●    written and oral communications to staff, clients, or the public regarding WIOA-Title I programs and activities; and

●    publications and broadcasts regarding the WIOA-Title I programs and activities.

Moreover, during each orientation session, you must include a discussion of rights under WIOA’s nondiscrimination and equal opportunity provisions at Section 188, including the right to file a complaint of discrimination with the Director of the U.S. Department of Labor’s Civil Rights Center.

    The “EEO Is the Law” notice

The “EEO Is the Law” notice was developed by the U.S. Equal Employment Opportunities Commission (EEOC).  The EEOC’s “EEO Is the Law” notice reads, in part, as follows:

Equal Employment Opportunity is THE LAW

 Private Employers, State and Local Governments, Educational Institutions, Employment Agencies and Labor Organizations

Applicants to and employees of most private employers, state and local governments, educational institutions, employment agencies and labor organizations are protected under Federal law from discrimination on the following bases:

RACE, COLOR, RELIGION, SEX, NATIONAL ORIGIN

Title VII of the Civil Rights Act of 1964, as amended, protects applicants and employees from discrimination in hiring, promotion, discharge, pay, fringe benefits, job training, classification, referral, and other aspects of employment, on the basis of race, color, religion, sex (including pregnancy), or national origin. Religious discrimination includes failing to reasonably accommodate an employee’s religious practices where the accommodation does not impose undue hardship.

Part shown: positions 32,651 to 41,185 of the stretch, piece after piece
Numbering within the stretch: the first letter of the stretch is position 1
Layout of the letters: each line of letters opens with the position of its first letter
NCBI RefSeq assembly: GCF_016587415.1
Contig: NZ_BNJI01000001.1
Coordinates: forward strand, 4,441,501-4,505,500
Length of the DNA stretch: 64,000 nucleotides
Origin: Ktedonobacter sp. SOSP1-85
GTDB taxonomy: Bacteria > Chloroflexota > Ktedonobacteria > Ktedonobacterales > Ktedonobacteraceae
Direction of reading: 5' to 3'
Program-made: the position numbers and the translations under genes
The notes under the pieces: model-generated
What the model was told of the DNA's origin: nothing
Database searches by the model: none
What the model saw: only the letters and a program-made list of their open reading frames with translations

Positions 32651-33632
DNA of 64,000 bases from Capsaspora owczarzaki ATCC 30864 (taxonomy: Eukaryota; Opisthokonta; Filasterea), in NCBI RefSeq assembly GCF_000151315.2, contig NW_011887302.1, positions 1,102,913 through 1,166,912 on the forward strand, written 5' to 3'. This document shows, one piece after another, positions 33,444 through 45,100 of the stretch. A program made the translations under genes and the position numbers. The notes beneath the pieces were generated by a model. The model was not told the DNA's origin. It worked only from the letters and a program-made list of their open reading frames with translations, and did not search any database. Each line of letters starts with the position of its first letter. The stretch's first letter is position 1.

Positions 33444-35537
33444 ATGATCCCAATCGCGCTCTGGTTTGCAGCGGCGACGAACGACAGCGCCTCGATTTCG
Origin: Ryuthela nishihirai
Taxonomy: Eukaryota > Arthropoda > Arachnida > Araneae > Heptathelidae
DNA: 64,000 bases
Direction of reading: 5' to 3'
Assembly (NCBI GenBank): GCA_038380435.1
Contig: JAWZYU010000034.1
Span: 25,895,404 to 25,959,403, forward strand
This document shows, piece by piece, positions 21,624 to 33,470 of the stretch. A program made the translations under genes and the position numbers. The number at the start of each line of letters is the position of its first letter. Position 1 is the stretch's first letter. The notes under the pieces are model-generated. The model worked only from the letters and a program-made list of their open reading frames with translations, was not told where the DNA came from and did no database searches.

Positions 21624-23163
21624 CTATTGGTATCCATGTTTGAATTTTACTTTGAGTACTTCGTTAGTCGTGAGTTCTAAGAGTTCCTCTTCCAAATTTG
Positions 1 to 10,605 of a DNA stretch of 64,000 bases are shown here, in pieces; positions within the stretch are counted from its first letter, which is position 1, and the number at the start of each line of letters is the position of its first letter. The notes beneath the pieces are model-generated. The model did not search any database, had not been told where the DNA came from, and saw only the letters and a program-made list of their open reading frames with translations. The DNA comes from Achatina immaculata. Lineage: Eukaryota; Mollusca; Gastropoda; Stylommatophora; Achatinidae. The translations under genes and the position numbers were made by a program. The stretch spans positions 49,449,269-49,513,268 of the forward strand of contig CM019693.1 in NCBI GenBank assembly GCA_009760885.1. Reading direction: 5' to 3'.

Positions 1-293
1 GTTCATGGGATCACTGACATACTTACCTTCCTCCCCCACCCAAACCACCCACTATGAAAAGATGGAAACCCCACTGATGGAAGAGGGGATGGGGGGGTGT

DISABILITY

Title I and Title V of the Americans with Disabilities Act of 1990, as amended, protect qualified individuals from discrimination on the basis of disability in hiring, promotion, discharge, pay, fringe benefits, job training, classification, referral, and other aspects of employment. Disability discrimination includes not making reasonable accommodation to the known physical or mental limitations of an otherwise qualified individual with a disability who is an applicant or employee, barring undue hardship.

AGE

The Age Discrimination in Employment Act of 1967, as amended, protects applicants and employees 40 years of age or older from discrimination based on age in hiring, promotion, discharge, pay, fringe benefits, job training, classification, referral, and other aspects of employment.

SEX (WAGES)

In addition to sex discrimination prohibited by Title VII of the Civil Rights Act, as amended, the Equal Pay Act of 1963, as amended, prohibits sex discrimination in the payment of wages to women and men performing substantially equal work, in jobs that require equal skill, effort, and responsibility, under similar working conditions, in the same establishment.

GENETICS

Title II of the Genetic Information Nondiscrimination Act of 2008 protects applicants and employees from discrimination based on genetic information in hiring, promotion, discharge, pay, fringe benefits, job training, classification, referral, and other aspects of employment. GINA also restricts employers’ acquisition of genetic information and strictly limits disclosure of genetic information. Genetic information includes information about genetic tests of applicants, employees, or their family members; the manifestation of diseases or disorders in family members (family medical history); and requests for or receipt of genetic services by applicants, employees, or their family members.